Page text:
Kenyans could pay as low as Ksh 327 or as high as Ksh 2,725 for a Covid-19 vaccine depending on the type that will be approved by the Ministry of Health.
The global roll-out of vaccines is in advanced stages and is now awaiting approvals from respective government authorities.
On Monday, November 23, Astra Zeneca, a UK-based firm stated that it would sell its vaccine to developing countries at $3 (Ksh 327).
The ChAdOx1 nCoV-19 vaccine is already on trial in Kilifi County, spearheaded by the Kenya Medical Research Institute (Kemri). Reports say that its effectiveness stands at over 70% and no details have been availed on its cost structure.
40 frontline healthcare workers from Kilifi were injected with the vaccine with 360 adult volunteers being targetted for the second phase in Mombasa County.
The jab will, however, be allowed in the Kenyan market by regulators and the Ministry of Health. Health CS Mutahi Kagwe stated that he had not yet approved any vaccine adoption.A woman holds a small bottle labelled with a "Vaccine Covid-19" sticker taken on April 10, 2020.File
"We could easily enter into a bilateral partnership with Astra Zeneca to get more doses as this vaccine was very promising because it shows protection against all age groups and could also stop transmission of the virus," Health Director-General Patrick Amoth stated, hinting at approving the Ksh 327 vaccine.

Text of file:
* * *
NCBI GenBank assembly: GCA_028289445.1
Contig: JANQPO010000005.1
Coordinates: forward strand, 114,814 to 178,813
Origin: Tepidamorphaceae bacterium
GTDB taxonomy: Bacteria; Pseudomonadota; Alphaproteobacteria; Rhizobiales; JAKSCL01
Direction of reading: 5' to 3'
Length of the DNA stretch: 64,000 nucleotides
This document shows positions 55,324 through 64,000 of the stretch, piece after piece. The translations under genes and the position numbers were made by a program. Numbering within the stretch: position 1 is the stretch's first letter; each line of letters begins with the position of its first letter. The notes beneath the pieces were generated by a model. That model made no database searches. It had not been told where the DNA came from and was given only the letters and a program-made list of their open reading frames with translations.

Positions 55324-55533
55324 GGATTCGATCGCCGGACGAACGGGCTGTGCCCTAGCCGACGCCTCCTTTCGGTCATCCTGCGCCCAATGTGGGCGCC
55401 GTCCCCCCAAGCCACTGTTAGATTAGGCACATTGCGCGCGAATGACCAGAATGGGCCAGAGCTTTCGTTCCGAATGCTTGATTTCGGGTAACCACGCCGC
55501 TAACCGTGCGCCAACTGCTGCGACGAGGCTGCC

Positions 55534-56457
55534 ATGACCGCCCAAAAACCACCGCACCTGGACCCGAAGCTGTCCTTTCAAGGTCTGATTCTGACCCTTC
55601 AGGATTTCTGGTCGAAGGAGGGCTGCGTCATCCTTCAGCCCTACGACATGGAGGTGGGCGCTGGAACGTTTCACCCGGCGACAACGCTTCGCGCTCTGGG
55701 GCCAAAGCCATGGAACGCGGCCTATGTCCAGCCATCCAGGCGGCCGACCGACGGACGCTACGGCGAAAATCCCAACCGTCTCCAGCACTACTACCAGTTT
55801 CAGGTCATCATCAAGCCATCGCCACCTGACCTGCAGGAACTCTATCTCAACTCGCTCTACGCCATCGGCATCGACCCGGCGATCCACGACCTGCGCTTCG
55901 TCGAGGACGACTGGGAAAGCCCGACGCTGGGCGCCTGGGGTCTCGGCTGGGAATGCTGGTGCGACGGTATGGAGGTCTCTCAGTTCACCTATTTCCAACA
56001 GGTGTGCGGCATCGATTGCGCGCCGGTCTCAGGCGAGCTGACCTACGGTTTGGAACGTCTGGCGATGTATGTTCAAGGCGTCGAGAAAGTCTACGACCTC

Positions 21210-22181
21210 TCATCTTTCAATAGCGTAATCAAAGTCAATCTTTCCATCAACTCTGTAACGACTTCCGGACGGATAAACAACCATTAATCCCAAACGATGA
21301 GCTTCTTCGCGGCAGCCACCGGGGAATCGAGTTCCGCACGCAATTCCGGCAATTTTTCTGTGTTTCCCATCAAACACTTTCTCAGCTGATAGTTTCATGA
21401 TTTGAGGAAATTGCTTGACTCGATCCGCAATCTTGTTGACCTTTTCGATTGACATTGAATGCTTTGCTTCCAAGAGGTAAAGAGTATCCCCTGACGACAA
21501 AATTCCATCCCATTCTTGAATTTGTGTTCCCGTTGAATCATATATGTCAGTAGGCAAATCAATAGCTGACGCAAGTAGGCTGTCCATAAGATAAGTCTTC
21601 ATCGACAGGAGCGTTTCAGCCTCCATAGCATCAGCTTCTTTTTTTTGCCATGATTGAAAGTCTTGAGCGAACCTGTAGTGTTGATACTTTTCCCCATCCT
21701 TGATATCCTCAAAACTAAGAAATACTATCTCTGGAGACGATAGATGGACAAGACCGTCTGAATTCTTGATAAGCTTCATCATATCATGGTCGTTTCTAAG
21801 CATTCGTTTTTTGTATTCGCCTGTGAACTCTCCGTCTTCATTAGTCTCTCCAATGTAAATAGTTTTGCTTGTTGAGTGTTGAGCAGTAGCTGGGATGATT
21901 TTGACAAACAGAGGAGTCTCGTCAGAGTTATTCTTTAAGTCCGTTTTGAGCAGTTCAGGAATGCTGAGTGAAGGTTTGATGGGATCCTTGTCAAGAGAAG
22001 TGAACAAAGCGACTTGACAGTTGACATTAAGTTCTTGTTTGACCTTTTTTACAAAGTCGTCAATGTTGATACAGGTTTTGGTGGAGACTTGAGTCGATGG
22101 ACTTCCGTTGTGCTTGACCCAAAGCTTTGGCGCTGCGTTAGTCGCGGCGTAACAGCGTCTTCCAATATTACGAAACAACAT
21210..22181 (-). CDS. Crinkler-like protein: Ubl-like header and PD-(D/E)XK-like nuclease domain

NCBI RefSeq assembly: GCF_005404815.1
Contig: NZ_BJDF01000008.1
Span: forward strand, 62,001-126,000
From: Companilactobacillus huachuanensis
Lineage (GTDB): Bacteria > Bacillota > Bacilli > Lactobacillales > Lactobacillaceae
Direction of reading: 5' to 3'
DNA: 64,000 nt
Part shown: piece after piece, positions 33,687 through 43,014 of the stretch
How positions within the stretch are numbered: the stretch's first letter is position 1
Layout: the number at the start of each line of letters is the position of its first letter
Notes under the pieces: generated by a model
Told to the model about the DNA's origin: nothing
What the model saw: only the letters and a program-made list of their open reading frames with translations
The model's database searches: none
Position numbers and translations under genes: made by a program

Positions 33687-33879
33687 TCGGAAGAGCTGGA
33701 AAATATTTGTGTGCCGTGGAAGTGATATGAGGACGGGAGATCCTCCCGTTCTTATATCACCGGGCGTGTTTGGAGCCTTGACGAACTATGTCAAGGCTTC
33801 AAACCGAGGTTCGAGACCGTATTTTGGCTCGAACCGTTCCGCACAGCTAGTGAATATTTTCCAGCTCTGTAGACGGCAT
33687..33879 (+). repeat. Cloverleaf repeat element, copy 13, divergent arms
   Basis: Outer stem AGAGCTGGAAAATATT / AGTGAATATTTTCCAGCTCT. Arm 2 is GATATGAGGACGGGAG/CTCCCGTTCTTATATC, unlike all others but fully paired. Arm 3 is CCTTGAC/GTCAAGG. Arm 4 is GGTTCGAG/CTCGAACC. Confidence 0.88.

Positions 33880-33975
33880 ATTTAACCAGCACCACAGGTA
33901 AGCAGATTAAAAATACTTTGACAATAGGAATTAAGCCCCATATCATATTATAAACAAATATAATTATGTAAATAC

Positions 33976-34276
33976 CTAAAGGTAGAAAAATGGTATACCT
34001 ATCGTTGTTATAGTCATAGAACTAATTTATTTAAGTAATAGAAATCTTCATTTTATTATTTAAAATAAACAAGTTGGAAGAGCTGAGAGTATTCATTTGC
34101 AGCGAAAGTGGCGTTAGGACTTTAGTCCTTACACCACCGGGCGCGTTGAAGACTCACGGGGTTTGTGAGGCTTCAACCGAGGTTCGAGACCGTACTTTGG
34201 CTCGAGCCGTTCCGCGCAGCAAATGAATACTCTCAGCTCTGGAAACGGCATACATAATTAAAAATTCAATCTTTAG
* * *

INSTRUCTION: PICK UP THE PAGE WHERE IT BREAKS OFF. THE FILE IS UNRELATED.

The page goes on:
Other vaccines in the market include one made by Pfizer which will cost nearly Ksh 2,000 ($20) a dose and Moderna’s which trades at between Ksh1,635 ($15) and Kh2,725 ($25).
Kagwe's remark on Pfizer's vaccine attracted backlash after claiming that he did not understand how the vaccine would protect a person from the virus.
"I have many doubts about it because they were talking about a disease that stops people from getting the virus. Now, I would like to know how they knew in the first place that I was going to get the virus.
"For me, I have reservations about it," Kagwe stated on Wednesday, November 11, while addressing MPs in Parliament.
He, however, released a statement a few hours later and defended himself from the uproar. He said that his sentiments were taken out of context as he is actually pro-vaccination.
"For the avoidance of doubt, my ministry considers vaccination and or immunization to be our core part of efforts for preventing diseases for which vaccines are available," he clarified.
He added that Kenya would not commit taxpayer's money to preorder vaccine candidates with little or no pre-reviewed evidence supporting their efficacy.A medicine vial labelled coronavirus vaccine.File
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